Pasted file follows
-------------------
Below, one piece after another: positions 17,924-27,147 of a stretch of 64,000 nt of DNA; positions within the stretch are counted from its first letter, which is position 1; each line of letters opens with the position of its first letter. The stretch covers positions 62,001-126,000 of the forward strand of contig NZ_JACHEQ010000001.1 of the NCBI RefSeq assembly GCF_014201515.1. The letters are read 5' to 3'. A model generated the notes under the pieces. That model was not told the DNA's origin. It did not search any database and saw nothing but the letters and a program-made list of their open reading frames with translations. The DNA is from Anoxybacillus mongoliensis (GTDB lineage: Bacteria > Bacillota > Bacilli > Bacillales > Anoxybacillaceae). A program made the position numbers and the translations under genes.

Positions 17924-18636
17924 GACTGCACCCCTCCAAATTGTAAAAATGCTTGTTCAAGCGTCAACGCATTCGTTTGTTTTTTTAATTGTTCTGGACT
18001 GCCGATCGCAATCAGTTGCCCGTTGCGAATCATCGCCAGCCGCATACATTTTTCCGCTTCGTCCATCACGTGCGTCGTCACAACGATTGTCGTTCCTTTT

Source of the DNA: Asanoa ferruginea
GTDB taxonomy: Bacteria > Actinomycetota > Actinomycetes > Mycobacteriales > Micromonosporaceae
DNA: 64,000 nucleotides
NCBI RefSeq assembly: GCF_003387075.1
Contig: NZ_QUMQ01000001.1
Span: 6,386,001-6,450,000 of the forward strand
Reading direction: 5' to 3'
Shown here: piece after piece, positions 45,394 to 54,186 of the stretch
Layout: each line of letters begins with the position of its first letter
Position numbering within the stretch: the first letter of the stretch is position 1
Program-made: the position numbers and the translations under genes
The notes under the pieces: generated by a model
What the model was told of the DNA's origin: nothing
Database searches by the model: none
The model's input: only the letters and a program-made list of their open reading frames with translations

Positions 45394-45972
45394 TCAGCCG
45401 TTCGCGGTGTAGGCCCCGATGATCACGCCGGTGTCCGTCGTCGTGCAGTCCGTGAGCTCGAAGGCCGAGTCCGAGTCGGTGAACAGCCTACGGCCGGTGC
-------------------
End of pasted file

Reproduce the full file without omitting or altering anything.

Below, one piece after another: positions 17,924-27,147 of a stretch of 64,000 nt of DNA; positions within the stretch are counted from its first letter, which is position 1; each line of letters opens with the position of its first letter. The stretch covers positions 62,001-126,000 of the forward strand of contig NZ_JACHEQ010000001.1 of the NCBI RefSeq assembly GCF_014201515.1. The letters are read 5' to 3'. A model generated the notes under the pieces. That model was not told the DNA's origin. It did not search any database and saw nothing but the letters and a program-made list of their open reading frames with translations. The DNA is from Anoxybacillus mongoliensis (GTDB lineage: Bacteria > Bacillota > Bacilli > Bacillales > Anoxybacillaceae). A program made the position numbers and the translations under genes.

Positions 17924-18636
17924 GACTGCACCCCTCCAAATTGTAAAAATGCTTGTTCAAGCGTCAACGCATTCGTTTGTTTTTTTAATTGTTCTGGACT
18001 GCCGATCGCAATCAGTTGCCCGTTGCGAATCATCGCCAGCCGCATACATTTTTCCGCTTCGTCCATCACGTGCGTCGTCACAACGATTGTCGTTCCTTTT

Source of the DNA: Asanoa ferruginea
GTDB taxonomy: Bacteria > Actinomycetota > Actinomycetes > Mycobacteriales > Micromonosporaceae
DNA: 64,000 nucleotides
NCBI RefSeq assembly: GCF_003387075.1
Contig: NZ_QUMQ01000001.1
Span: 6,386,001-6,450,000 of the forward strand
Reading direction: 5' to 3'
Shown here: piece after piece, positions 45,394 to 54,186 of the stretch
Layout: each line of letters begins with the position of its first letter
Position numbering within the stretch: the first letter of the stretch is position 1
Program-made: the position numbers and the translations under genes
The notes under the pieces: generated by a model
What the model was told of the DNA's origin: nothing
Database searches by the model: none
The model's input: only the letters and a program-made list of their open reading frames with translations

Positions 45394-45972
45394 TCAGCCG
45401 TTCGCGGTGTAGGCCCCGATGATCACGCCGGTGTCCGTCGTCGTGCAGTCCGTGAGCTCGAAGGCCGAGTCCGAGTCGGTGAACAGCCTACGGCCGGTGC